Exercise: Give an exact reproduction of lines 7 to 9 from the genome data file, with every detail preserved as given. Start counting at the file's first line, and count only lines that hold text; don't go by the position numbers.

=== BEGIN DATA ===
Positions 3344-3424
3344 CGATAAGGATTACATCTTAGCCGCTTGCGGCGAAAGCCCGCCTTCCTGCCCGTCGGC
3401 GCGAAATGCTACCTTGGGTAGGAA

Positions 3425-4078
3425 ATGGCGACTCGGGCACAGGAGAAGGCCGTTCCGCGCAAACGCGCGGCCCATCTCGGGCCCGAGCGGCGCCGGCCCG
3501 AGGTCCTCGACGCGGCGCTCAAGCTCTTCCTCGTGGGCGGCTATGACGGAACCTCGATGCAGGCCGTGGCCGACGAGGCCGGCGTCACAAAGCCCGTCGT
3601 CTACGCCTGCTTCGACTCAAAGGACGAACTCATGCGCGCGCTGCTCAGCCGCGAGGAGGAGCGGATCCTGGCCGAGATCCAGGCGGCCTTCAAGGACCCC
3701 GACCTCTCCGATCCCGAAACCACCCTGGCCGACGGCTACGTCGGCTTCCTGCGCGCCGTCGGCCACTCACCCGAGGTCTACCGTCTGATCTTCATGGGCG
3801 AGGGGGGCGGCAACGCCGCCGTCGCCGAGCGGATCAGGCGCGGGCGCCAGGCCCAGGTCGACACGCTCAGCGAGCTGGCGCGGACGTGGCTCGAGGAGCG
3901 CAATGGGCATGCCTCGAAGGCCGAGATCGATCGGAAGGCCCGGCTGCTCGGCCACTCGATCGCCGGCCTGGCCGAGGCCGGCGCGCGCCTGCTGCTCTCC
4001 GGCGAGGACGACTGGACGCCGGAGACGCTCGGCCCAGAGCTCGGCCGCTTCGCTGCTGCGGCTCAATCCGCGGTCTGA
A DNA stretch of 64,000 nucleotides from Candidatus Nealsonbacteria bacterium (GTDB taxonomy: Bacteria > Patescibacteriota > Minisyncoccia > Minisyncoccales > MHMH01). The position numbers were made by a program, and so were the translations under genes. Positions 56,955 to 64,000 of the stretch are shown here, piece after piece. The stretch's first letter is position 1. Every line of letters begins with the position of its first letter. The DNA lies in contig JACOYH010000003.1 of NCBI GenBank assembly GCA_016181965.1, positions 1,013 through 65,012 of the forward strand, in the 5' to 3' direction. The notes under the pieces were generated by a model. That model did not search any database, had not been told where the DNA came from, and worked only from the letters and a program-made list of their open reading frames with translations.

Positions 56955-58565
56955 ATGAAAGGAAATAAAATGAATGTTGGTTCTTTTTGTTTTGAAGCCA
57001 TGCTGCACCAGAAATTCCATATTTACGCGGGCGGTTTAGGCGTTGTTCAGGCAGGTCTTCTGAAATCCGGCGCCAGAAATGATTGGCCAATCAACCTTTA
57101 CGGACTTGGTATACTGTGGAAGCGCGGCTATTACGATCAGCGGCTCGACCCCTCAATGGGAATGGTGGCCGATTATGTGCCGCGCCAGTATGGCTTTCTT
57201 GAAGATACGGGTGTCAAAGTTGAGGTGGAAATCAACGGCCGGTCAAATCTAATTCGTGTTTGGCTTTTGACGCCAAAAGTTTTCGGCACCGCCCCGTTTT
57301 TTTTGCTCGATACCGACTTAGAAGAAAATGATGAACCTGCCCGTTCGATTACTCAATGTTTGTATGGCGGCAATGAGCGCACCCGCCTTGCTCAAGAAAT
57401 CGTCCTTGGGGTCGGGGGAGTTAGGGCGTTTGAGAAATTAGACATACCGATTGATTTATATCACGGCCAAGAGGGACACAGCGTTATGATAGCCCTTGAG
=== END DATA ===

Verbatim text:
3601 CTACGCCTGCTTCGACTCAAAGGACGAACTCATGCGCGCGCTGCTCAGCCGCGAGGAGGAGCGGATCCTGGCCGAGATCCAGGCGGCCTTCAAGGACCCC
3701 GACCTCTCCGATCCCGAAACCACCCTGGCCGACGGCTACGTCGGCTTCCTGCGCGCCGTCGGCCACTCACCCGAGGTCTACCGTCTGATCTTCATGGGCG
3801 AGGGGGGCGGCAACGCCGCCGTCGCCGAGCGGATCAGGCGCGGGCGCCAGGCCCAGGTCGACACGCTCAGCGAGCTGGCGCGGACGTGGCTCGAGGAGCG